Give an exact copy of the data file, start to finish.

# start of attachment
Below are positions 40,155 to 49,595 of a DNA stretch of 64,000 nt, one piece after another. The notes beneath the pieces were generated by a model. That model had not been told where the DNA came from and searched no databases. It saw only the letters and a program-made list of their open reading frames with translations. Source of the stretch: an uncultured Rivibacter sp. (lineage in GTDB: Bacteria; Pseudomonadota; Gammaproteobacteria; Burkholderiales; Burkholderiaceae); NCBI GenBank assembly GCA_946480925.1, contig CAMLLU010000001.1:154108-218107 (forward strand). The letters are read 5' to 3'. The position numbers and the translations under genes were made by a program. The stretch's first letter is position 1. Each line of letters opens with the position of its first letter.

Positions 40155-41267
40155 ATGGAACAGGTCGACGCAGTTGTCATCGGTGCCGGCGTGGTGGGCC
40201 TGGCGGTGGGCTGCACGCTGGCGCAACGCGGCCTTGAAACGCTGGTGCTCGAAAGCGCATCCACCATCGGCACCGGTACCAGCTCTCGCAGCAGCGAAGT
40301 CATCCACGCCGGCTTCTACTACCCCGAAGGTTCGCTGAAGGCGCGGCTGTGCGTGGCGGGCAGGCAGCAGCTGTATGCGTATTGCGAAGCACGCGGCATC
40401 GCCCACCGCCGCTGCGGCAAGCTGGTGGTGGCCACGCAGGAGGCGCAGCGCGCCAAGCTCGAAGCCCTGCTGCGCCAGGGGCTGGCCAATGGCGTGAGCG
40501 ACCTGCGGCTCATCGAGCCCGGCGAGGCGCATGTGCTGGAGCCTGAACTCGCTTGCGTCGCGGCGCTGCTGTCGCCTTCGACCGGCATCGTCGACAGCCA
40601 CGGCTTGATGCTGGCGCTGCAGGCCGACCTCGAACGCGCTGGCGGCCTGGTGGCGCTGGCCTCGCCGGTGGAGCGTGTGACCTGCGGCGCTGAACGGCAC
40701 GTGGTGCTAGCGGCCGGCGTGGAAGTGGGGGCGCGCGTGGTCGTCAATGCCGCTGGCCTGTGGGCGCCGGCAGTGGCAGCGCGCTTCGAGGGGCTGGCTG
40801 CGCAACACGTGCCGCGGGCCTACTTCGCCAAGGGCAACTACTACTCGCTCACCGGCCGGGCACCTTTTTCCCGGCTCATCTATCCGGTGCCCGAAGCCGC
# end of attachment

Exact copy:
Below are positions 40,155 to 49,595 of a DNA stretch of 64,000 nt, one piece after another. The notes beneath the pieces were generated by a model. That model had not been told where the DNA came from and searched no databases. It saw only the letters and a program-made list of their open reading frames with translations. Source of the stretch: an uncultured Rivibacter sp. (lineage in GTDB: Bacteria; Pseudomonadota; Gammaproteobacteria; Burkholderiales; Burkholderiaceae); NCBI GenBank assembly GCA_946480925.1, contig CAMLLU010000001.1:154108-218107 (forward strand). The letters are read 5' to 3'. The position numbers and the translations under genes were made by a program. The stretch's first letter is position 1. Each line of letters opens with the position of its first letter.

Positions 40155-41267
40155 ATGGAACAGGTCGACGCAGTTGTCATCGGTGCCGGCGTGGTGGGCC
40201 TGGCGGTGGGCTGCACGCTGGCGCAACGCGGCCTTGAAACGCTGGTGCTCGAAAGCGCATCCACCATCGGCACCGGTACCAGCTCTCGCAGCAGCGAAGT
40301 CATCCACGCCGGCTTCTACTACCCCGAAGGTTCGCTGAAGGCGCGGCTGTGCGTGGCGGGCAGGCAGCAGCTGTATGCGTATTGCGAAGCACGCGGCATC
40401 GCCCACCGCCGCTGCGGCAAGCTGGTGGTGGCCACGCAGGAGGCGCAGCGCGCCAAGCTCGAAGCCCTGCTGCGCCAGGGGCTGGCCAATGGCGTGAGCG
40501 ACCTGCGGCTCATCGAGCCCGGCGAGGCGCATGTGCTGGAGCCTGAACTCGCTTGCGTCGCGGCGCTGCTGTCGCCTTCGACCGGCATCGTCGACAGCCA
40601 CGGCTTGATGCTGGCGCTGCAGGCCGACCTCGAACGCGCTGGCGGCCTGGTGGCGCTGGCCTCGCCGGTGGAGCGTGTGACCTGCGGCGCTGAACGGCAC
40701 GTGGTGCTAGCGGCCGGCGTGGAAGTGGGGGCGCGCGTGGTCGTCAATGCCGCTGGCCTGTGGGCGCCGGCAGTGGCAGCGCGCTTCGAGGGGCTGGCTG
40801 CGCAACACGTGCCGCGGGCCTACTTCGCCAAGGGCAACTACTACTCGCTCACCGGCCGGGCACCTTTTTCCCGGCTCATCTATCCGGTGCCCGAAGCCGC